Rise and shine;Subject of the week;Career development

4th June 1999 at 01:00
What are the secrets of career success? Why do some teachers become headteachers and chief education officers while others never make it to head of department? Why are some people's dreams fulfilled while others become embittered in middle age?

These questions may have particular resonance if you have just lost out in the game of musical chairs that is played in schools each May. But they could be equally relevant for anyone who's got the promotion they applied for. How should they approach the bigger challenge that now awaits them? Kicking off our special section, Elaine Williams takes some expert advice on the fast-track to promotion

If you should ever find yourself being interviewed for a job by Eric Spear, here's one invaluable tip. Don't say you're looking for a position where you'll feel "comfortable".

Spear has been a headteacher for 25 years in three schools and gave evidence to the Commons Select Committee into the role of the headteacher. When seeking to appoint teachers into management posts he favours those with clear goals: "I want people who have ambitions to fulfil and who will fulfil them by working hard for me. I don't want people who seek to be comfortable."

Bill Acker, a corporate psychologist, gives similar advice, "People have to be positive, they have to see solutions, not insoluble problems," he says.

Acker has first-hand knowledge of those problems and solutions - he began his own working life as a teacher, spending three years at the American Community School in London while studying in the evenings for a second degree in psychology. He enjoyed teaching and was happy to devote some of his free time to extra activities for pupils - a judo club and trips to museums. If there were opportunities to enrich the curriculum and give pastoral support, he took them. Impressed by his commitment, ideas and energy, the head offered him a post as dean.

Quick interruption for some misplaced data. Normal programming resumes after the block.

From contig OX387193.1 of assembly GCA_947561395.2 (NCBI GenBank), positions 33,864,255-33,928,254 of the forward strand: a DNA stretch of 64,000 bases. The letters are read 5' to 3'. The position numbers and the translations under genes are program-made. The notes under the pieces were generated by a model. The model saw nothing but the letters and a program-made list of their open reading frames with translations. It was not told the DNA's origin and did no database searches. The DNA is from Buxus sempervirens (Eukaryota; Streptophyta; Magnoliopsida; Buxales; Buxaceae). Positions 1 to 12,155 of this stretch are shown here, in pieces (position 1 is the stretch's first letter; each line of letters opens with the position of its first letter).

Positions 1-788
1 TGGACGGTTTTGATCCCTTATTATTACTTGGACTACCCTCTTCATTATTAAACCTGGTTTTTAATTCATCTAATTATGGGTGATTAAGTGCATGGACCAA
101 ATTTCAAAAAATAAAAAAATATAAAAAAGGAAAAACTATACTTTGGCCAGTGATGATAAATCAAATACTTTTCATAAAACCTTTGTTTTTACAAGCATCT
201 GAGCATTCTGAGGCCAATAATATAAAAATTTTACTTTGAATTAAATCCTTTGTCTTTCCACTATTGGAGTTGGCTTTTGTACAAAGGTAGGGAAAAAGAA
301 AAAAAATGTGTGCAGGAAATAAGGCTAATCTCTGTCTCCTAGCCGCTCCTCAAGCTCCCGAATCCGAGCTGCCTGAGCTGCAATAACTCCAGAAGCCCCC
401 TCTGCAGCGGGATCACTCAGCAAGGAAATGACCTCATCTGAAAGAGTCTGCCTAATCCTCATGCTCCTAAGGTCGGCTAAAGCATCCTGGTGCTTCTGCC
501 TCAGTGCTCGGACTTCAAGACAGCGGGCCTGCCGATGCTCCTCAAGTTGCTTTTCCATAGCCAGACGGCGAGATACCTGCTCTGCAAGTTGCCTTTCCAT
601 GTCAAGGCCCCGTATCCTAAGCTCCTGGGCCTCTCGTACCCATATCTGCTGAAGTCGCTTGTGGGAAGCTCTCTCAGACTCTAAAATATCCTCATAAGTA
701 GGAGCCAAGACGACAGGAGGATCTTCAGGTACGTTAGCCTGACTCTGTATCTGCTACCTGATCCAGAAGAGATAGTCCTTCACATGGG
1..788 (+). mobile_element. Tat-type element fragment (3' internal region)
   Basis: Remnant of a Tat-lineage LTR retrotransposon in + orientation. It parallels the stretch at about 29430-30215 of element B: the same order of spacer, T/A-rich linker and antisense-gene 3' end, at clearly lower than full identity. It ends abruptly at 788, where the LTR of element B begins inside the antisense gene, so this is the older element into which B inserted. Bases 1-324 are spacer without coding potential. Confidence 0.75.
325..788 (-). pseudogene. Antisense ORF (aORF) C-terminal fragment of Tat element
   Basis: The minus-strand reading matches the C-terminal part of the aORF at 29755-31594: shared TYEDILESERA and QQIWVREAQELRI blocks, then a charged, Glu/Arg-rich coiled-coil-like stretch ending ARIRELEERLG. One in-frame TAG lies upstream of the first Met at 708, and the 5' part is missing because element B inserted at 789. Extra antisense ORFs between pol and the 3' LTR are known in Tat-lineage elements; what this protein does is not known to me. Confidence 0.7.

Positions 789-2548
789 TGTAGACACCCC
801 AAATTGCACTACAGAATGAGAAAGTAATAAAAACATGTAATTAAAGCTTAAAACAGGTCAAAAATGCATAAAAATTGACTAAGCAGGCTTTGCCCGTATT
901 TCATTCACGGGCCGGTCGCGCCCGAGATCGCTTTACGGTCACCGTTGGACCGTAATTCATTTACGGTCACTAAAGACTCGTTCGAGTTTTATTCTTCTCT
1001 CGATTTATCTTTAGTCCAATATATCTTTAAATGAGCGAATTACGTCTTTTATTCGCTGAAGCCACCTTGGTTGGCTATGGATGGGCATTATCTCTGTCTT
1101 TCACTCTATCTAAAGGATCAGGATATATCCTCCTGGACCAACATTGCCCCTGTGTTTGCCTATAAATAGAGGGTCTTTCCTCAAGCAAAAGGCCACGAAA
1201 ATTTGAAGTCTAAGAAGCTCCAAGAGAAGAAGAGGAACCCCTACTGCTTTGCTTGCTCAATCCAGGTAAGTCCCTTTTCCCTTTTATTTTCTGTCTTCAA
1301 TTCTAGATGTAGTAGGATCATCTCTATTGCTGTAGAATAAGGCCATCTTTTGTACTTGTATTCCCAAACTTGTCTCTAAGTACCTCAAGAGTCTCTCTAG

Acker turned the job down - a doctorate in psychology was the stronger pull. But he had learned some basic lessons in why some people quickly get ahead. Teachers who seek career progress, he says, must be willing to accept responsibility, able to see opportunities for improvement, and - he stresses again - be optimistic. "It's a question of looking at the glass as half full rather than half empty."

Jane Sturgess, research fellow in the department of organisational psychology at Birkbeck College, London University, says that people who are pro-active in managing their own careers, those who seek responsibility from the beginning, are giving themselves the chance to shine early on and move forward rapidly.

An excellent classroom teacher does not necessarily make a good subject co-ordinator, head of department, pastoral leader, deputy or headteacher. Eric Spear estimates that 90 per cent of his job is about dealing with other people, mostly members of staff.